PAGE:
school examinations


school examinations
   Since the nineteenth century, school examinations with syllabuses by outside bodies and question papers, set and marked by examiners unconnected with the candidates or their schools, have served several functions. They have offered parliament some assurance that education funding has been well spent; they have reinforced efforts (first in the civil service, but later more generally) to replace appointment by patronage and nepotism by selection based on merit and qualifications; and they have helped raise standards by bringing into all schools the practice of the best and stimulating staff and pupils to greater efforts. Although criticisms that school examinations are educational strait-jackets appear exaggerated, difficulties have arisen both from frequent, underfunded change and also from a persistent tendency to assume that the prime purpose of examinations is discovering who ‘comes top’ when the emphasis ought to be on assessing candidates’ abilities and attainments with the object of determining the most appropriate form of education for them at the next stage and subsequently giving career advice. Similarly, the records of results achieved by schools published annually by the Department for Education and Employment (DEE) are too frequently taken as ‘school league tables’ for determining which institutions are ‘best’ when it is more helpful to use them diagnostically, so that individual schools can regularly appraise their performance by comparison with others with, for instance, a similar intake of pupils.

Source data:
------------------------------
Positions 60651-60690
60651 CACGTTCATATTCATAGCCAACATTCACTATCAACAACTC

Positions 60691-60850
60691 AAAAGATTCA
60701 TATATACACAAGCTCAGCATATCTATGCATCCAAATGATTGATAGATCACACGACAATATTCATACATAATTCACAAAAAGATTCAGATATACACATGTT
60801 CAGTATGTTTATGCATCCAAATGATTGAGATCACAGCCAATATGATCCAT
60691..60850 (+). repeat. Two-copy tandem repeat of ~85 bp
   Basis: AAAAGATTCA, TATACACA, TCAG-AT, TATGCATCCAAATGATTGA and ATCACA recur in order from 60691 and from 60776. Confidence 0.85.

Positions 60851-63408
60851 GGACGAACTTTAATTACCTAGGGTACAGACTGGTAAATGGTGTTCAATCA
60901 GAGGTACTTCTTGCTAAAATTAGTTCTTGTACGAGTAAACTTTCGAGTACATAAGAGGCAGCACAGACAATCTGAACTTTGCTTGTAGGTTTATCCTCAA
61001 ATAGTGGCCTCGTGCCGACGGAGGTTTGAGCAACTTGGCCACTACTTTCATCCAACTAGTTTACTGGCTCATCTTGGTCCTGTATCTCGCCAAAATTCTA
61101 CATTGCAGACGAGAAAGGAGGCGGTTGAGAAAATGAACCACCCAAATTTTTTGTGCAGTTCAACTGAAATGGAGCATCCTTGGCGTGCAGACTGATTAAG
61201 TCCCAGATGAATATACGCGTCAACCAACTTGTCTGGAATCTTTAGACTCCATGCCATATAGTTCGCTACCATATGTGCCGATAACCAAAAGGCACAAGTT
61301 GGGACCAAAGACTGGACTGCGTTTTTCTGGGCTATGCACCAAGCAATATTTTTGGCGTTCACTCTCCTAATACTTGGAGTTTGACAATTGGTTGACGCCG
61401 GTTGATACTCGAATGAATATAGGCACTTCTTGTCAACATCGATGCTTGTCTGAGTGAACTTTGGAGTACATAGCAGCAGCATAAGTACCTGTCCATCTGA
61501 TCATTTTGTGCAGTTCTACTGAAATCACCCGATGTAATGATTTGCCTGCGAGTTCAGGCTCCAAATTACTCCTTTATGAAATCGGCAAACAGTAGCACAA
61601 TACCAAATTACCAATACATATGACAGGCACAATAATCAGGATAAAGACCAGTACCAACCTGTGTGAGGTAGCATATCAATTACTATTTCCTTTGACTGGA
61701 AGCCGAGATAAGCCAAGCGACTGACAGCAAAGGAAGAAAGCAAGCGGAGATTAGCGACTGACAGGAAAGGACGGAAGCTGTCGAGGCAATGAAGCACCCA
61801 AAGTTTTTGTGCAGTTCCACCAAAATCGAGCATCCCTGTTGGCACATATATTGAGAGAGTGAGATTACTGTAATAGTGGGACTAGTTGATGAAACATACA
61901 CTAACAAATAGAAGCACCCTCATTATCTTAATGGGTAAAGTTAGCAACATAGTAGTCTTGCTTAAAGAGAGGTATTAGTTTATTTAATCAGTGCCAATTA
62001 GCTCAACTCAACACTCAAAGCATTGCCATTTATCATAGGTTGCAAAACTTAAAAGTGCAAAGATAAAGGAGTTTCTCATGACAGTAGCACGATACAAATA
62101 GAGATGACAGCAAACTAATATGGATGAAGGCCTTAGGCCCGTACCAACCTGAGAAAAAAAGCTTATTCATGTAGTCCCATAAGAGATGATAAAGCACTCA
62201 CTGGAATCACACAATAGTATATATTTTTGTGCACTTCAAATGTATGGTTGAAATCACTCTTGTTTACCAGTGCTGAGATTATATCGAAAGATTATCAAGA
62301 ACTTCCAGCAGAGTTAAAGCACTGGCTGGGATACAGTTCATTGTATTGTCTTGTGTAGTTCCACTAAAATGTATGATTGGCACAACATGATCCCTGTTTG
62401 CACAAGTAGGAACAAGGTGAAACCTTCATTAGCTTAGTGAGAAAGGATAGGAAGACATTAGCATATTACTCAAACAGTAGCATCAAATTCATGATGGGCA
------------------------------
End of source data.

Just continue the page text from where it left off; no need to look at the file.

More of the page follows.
Doubts about school standards have led the DEE to institute a National Curriculum and examinations in such core subjects as English and mathematics, and in a range of options for all state school pupils at three ‘Key Stages’ at the ages of 7, 11 and 14. At Key Stage 4, when aged 16, candidates sit GCSE or various vocational examinations, such as Foundation or Intermediate General National Vocational Qualifications (GNVQs). Advanced Level (A Level) examinations are taken two years later; for university entrance, candidates usually need good A Level passes in three subjects (though some offer one or two Advanced Subsidiary (AS) passes either in lieu of one A Level or in addition). The International Baccalaureate, demanding competence in a range of subjects, is also a qualification for university entrance. Advanced GNVQs correspond to two A Levels. Scotland has a somewhat different range of examinations serving similar purposes.
   See also: GCSEs; schools system
   Further reading
    The National Curriculum and Its Assessment: Final Report (1993), London: HMSO. Review of 16-19 Qualifications: The Issues for Consideration (1995), London: HMSO.
   CHRISTOPHER SMITH

Encyclopedia of contemporary British culture . . 2014.

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